Because the major change of the story is limited to one person, it may be a bit more "literary" than fantasy, but the implications of the world being vastly different from the one we live in, and the power of Flood to do things we could only dream of, make this story a great piece of fantasy.

I loved the ending, even though the idea the Dee was essentially handed a magic wand and could wield it perfectly on the first try was a bit too unrealistic. That is, it would have been hard to believe had it been the opening scene of the story, not the payoff.

In that respect, it reminded me of Dark City. All of the sudden the entire world is new, that's the payoff, and I enjoy those kinds of endings  once in a while. What's the point of listening to fantasy if you don't want a little magic now and then?


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Reply #28 on: June 07, 2008, 06:56:11 PM
I liked it. Giving it a 4 out of 5.
I thought it dragged for about 10 or 15 minutes near the beginning, but the grand finale was very cinematic. ("Bullet Time" rain, anyone?) It evoked memories of a lot of heavy rains I've been in. Or maybe they were carwashes.

Not once did I think of Citytalkers. For me, it was EP046: Natural Order.
Oh, also that scene in The Ruling Class - the duel with The Electric Messiah.

One thing that seemed like a logical slip to me was the explanation/justification used for the floods. Why would flooding the same place over and over again *preserve* a way of life. It seemed to destroy a way of life rather than holding it down, keeping it from developing. That made no sense to me.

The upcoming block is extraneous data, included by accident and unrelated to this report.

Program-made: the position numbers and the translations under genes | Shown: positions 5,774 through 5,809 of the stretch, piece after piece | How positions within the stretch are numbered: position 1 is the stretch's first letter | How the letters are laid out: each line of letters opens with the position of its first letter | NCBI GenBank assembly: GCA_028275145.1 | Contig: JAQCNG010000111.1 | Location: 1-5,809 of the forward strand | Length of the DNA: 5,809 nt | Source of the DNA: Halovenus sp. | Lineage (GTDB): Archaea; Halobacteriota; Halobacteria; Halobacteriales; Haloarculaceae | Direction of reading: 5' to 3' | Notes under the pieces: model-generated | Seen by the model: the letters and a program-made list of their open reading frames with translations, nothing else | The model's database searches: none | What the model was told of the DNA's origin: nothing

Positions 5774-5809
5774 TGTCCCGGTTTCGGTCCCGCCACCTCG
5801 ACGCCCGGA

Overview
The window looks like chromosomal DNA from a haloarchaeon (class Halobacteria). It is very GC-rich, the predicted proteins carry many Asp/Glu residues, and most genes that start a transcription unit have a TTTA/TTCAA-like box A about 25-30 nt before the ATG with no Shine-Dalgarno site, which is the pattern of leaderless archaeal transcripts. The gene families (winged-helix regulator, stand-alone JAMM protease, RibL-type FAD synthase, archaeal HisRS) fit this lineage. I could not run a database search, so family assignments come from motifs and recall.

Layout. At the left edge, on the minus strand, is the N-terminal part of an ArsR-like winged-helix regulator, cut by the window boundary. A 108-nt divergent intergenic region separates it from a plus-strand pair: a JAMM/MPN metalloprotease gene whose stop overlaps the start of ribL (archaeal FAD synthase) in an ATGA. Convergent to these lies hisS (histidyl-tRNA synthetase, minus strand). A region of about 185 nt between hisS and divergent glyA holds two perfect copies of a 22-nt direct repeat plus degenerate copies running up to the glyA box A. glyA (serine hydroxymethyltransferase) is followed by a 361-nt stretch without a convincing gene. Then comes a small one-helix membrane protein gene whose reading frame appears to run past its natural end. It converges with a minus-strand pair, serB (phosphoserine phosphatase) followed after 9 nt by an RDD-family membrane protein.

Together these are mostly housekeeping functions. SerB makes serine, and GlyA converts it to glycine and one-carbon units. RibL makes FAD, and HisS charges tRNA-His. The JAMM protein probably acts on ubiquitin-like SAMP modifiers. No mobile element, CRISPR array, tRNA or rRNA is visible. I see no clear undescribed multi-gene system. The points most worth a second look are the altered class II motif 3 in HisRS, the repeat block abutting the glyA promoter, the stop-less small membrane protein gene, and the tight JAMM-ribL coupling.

The same thing bothered me. Then I just let it go, and added more duct tape to my disbelief suspenders.

Mur was a good choice for narrator. Great to hear her again.

If a town is destroyed why would it be rebuilt exactly how it was? How would that keep people locked in their old-fashioned way of life/thinking? Would not insurance money and financial support from the government (...?) lead to an improvement of the town's infrastructure/maybe even making it more desirable for professionals to live there. ... On the other hand this actually makes me wonder why people who survived stayed in the first place. Would they not relocate after one of these devastating floods not having any ties left to the town?
I can never figure out why, in hurricane-prone regions, people may have merely decorative fake shutters on their houses, and when a hurricane threatens they all run out to Home Depot and buy up all the plywood they can nail over their windows and fake shutters. Why not install actual working shutters?
Why do Californians build homes on the side of hills that threaten to slide into the ocean/highway/neighbour's yard if they leave their sprinklers on too long? Oh yes, lovely view, while it lasts.